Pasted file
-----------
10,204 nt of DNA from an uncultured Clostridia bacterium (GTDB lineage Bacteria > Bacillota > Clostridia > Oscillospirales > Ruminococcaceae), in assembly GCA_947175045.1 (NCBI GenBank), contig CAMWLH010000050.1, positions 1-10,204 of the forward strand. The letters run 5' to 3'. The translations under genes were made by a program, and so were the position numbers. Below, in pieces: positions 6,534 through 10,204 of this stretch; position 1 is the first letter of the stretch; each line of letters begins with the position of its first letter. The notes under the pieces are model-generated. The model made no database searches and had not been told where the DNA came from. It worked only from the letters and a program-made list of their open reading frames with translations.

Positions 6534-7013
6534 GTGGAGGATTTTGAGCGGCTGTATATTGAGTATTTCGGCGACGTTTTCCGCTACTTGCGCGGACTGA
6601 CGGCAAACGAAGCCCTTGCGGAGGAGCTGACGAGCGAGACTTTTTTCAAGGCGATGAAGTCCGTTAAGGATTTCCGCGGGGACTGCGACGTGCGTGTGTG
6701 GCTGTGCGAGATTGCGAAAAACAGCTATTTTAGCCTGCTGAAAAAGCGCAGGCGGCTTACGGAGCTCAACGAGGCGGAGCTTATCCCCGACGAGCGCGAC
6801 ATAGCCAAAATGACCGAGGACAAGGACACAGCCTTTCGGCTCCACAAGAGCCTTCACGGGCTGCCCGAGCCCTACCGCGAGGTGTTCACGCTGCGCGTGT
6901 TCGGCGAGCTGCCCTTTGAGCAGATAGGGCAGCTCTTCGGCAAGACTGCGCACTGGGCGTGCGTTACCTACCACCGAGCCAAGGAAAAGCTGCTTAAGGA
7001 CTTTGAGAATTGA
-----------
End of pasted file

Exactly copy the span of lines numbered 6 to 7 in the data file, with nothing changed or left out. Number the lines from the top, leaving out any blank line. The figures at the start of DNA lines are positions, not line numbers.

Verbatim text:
6801 ATAGCCAAAATGACCGAGGACAAGGACACAGCCTTTCGGCTCCACAAGAGCCTTCACGGGCTGCCCGAGCCCTACCGCGAGGTGTTCACGCTGCGCGTGT
6901 TCGGCGAGCTGCCCTTTGAGCAGATAGGGCAGCTCTTCGGCAAGACTGCGCACTGGGCGTGCGTTACCTACCACCGAGCCAAGGAAAAGCTGCTTAAGGA